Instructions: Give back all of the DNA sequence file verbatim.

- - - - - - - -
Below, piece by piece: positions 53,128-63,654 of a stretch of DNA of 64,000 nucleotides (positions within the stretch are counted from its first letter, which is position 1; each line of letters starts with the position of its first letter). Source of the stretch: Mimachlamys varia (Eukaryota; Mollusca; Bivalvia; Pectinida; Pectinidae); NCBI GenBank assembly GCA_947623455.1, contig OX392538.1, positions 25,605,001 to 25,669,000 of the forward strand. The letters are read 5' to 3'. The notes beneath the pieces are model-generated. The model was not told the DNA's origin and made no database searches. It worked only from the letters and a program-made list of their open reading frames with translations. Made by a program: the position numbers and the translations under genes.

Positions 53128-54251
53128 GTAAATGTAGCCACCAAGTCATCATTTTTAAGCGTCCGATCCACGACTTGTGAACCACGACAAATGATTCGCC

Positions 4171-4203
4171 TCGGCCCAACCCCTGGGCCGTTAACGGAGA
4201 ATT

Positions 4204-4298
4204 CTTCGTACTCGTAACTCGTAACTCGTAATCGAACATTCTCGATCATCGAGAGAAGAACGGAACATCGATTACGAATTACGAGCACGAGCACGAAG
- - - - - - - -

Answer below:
Below, piece by piece: positions 53,128-63,654 of a stretch of DNA of 64,000 nucleotides (positions within the stretch are counted from its first letter, which is position 1; each line of letters starts with the position of its first letter). Source of the stretch: Mimachlamys varia (Eukaryota; Mollusca; Bivalvia; Pectinida; Pectinidae); NCBI GenBank assembly GCA_947623455.1, contig OX392538.1, positions 25,605,001 to 25,669,000 of the forward strand. The letters are read 5' to 3'. The notes beneath the pieces are model-generated. The model was not told the DNA's origin and made no database searches. It worked only from the letters and a program-made list of their open reading frames with translations. Made by a program: the position numbers and the translations under genes.

Positions 53128-54251
53128 GTAAATGTAGCCACCAAGTCATCATTTTTAAGCGTCCGATCCACGACTTGTGAACCACGACAAATGATTCGCC

Positions 4171-4203
4171 TCGGCCCAACCCCTGGGCCGTTAACGGAGA
4201 ATT

Positions 4204-4298
4204 CTTCGTACTCGTAACTCGTAACTCGTAATCGAACATTCTCGATCATCGAGAGAAGAACGGAACATCGATTACGAATTACGAGCACGAGCACGAAG